This guide is divided into two parts:Part One, The AIA Standard Documents, examines the role of AIA Contract Documents, their history, and how the documents are written and updated. It also reviews the educational and supporting resources that are part of the AIA′s contract documents program; Part Two, The AIA Documents Companion, describes agreements in detail, including the purpose and rationale for provisions. Separate chapters cover the owner–contractor, contractor–subcontractor, owner–architect, and architect–consultant agreements. The guide concludes with a chapter describing pivotal legal cases that have helped shape and interpret AIA contracts.
Samples of the most commonly used contracts are in print in the appendix, and an accompanying CD–ROM has samples of all AIA Contract Documents (in PDF format for Mac and PC computers) that released in 2007, as well as the Integrated Project Delivery Family of documents that released in 2008. This book is invaluable for construction project owners, attorneys, contractors, subcontractors, design professionals, and others involved in the procurement, management, and delivery of building projects. It is also recommended for students and young professionals seeking a degree, certification, or licensure.
PART ONE: THE AIA STANDARD DOCUMENTS.
1. Introduction: Standardization of Construction Contracts.
1.1 Freedom of contract: the concept of private law–making .
1.2 Construction contract documentation.
1.3 The AIA Documents as a management tool.
1.4 The AIA Documents as a model.
1.5 The AIA Documents as an industry standard.
1.6 The AIA Documents as a legal standard.
2. History of the AIA Documents.
2.1 1860–1910: the precursors.
2.2 1910–1950: the turbulent years––prosperity, depression, and war.
2.3 1950–1990: drivers of the AIA Documents in the modern business age.
2.4 1990 to the present: the post–industrial age and the world economy.
3. The 2007 AIA Documents Development Process.
3.1 Governing factors.
3.2 Drafting principles.
3.3 The participants.
3.4 The drafting process.
4. The Documents Families Described.
4.1 The numbering system and the concept of document families.
4.2 The conventional (A201) family AIA s core documents.
4.3 Additional and supporting documents and guides.
4.4 Administrative forms (G–series documents).
4.5 The interiors family.
4.6 The construction management families.
4.7 The design–build family.
4.8 Small project documents.
4.9 International documents.
4.10 Digital practice documents.
4.11 The integrated project delivery family.
5. Educational and Supporting Resources.
5.2 Articles and publications.
5.3 The Architect s Handbook of Professional Practice.
5.4 Comparisons and commentaries.
5.5 Educational programs at the national and component level.
5.6 Staff assistance.
5.7 For lawyers: the AIA Legal Citator.
5.8 Third party resources: articles, conferences, and texts.
PART TWO: THE AIA DOCUMENTS COMPANION.
6. Basic Principles and Provisions.
6.1 Common terminology.
6.2 Dispute resolution.
6.3 Risk allocation.
7. Owner–Contractor Agreement Forms.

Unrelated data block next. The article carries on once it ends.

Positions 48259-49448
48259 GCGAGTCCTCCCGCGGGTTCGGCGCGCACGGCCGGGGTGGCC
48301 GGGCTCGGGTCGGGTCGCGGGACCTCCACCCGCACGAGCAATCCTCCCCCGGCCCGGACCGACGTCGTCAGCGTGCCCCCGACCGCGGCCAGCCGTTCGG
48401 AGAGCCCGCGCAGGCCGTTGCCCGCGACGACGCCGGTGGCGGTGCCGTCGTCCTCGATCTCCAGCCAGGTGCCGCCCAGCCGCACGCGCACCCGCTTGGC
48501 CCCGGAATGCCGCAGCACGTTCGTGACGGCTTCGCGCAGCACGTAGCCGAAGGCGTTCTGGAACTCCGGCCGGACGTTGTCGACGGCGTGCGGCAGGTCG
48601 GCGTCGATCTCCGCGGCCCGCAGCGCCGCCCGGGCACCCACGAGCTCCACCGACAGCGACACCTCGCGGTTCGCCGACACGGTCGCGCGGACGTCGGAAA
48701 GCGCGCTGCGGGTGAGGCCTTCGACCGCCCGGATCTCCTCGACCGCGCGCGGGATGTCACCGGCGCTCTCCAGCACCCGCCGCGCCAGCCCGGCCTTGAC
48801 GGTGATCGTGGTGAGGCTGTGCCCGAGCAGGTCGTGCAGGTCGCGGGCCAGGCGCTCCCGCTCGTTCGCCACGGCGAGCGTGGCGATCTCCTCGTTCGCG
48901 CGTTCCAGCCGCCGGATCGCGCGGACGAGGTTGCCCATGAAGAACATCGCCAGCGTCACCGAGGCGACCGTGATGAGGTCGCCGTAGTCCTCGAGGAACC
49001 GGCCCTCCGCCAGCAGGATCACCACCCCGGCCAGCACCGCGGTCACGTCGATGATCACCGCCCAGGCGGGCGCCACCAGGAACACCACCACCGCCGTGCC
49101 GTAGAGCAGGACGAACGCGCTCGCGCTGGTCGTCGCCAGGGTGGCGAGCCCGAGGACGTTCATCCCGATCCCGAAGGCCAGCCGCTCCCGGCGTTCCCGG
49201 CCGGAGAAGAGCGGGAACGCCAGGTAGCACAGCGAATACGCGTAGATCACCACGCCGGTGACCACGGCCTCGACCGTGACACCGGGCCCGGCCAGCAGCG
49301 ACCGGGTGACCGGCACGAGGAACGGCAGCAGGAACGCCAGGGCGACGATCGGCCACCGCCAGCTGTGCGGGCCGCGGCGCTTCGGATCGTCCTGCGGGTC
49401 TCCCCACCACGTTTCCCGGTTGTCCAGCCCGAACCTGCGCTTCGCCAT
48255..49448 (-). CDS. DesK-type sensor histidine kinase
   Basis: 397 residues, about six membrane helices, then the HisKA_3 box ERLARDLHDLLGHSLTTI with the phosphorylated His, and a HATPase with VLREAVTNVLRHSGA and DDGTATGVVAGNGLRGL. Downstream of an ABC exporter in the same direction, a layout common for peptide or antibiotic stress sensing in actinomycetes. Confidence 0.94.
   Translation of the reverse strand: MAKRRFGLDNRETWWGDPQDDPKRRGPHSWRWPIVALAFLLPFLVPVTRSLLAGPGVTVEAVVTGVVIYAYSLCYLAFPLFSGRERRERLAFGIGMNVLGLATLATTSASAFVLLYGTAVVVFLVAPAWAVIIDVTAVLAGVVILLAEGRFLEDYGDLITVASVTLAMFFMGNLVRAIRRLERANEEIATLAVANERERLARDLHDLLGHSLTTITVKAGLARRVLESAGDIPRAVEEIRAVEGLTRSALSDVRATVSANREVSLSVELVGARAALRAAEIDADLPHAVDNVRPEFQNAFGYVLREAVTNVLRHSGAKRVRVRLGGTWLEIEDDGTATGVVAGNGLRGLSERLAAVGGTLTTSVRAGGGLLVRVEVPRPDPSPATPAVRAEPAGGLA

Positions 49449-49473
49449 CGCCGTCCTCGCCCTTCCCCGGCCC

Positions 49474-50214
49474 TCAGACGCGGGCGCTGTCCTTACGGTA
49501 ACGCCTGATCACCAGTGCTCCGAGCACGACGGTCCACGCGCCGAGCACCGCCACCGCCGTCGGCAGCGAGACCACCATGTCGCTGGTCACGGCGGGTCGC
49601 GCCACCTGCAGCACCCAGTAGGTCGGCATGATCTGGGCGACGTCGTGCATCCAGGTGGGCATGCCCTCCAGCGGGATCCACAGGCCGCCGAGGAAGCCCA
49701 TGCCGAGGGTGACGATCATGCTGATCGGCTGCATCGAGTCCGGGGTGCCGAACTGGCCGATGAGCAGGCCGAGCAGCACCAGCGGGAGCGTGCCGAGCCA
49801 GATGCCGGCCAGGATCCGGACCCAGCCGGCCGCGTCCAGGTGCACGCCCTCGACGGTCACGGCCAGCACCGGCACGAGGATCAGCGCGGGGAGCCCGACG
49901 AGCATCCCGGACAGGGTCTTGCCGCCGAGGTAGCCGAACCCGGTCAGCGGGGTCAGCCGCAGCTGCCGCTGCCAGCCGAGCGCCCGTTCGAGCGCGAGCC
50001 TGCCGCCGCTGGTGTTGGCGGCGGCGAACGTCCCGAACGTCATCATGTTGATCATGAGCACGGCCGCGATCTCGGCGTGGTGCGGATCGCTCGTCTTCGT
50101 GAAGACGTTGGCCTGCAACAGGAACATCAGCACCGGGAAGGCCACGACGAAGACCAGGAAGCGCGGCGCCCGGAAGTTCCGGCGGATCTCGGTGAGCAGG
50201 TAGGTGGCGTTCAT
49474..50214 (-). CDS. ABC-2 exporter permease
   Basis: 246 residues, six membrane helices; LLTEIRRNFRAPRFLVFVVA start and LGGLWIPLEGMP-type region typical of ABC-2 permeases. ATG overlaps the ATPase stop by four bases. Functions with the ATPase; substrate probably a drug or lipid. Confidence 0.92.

7.1 The AIA Document Families and the 2007 editions of the Owner–Contractor Agreement Forms.
7.2 Provisions of the Owner–Contractor agreement forms.
8. The General Conditions of the Contract for Construction.
8.1 Introduction: the 2007 editions of the General Conditions.
8.2 Provisions of the General Conditions.
9. Guide forms.
9.1 Guides for supplementary conditions and document amendments.
9.2 Owner s instruction forms.
10. The Subcontract Forms.
10.1 The AIA subcontract forms.
10.2 Provisions of the subcontract forms.
11. Procurement, Construction Administration and Other Standard Forms.
11.1 Preconstruction and procurement forms.
11.2 Construction administration forms.
11.3 Contract completion and closeout forms.
11.4 Architect s office administration forms.
12. Owner–Architect Agreement Forms.
12.1. The AIA Document Families and the 2007 editions of the Owner–Architect Agreement Forms.
12.2 Provisions of the standard Owner–Architect agreement forms.
13. Architect–consultant agreement forms.
13.1 The standard Architect–Consultant agreement form: AIA Document C401?–2007.
13.2 Provisions of the Architect–Consultant form.
14. Leading Cases Shaping and Interpreting the AIA Contract Documents.
14.1 The early legal landscape.
14.2 Cases construing the Uniform Contract.
14.3 The middle years––1915 to 1955.
14.4 Liability cases that influenced the documents in the 1960 s and 1970 s.
14.5 Topical cases.
14.6 Special risk allocation cases.
A. List of Illustrative Cases Interpreting the AIA Contract Documents.
B. AIA Document Synopsis by Family.
C. AIA Contact Documents.
Since 1857, the AIA has represented the professional interests of America′s architects. As AIA members, over 80,000 licensed architects, emerging professionals, and allied partners express their commitment to excellence in design and livability in our nation′s buildings and communities. Members adhere to a code of ethics and professional conduct that assures the client, the public, and colleagues of an AIA–member architect′s dedication to the highest standards in professional practice.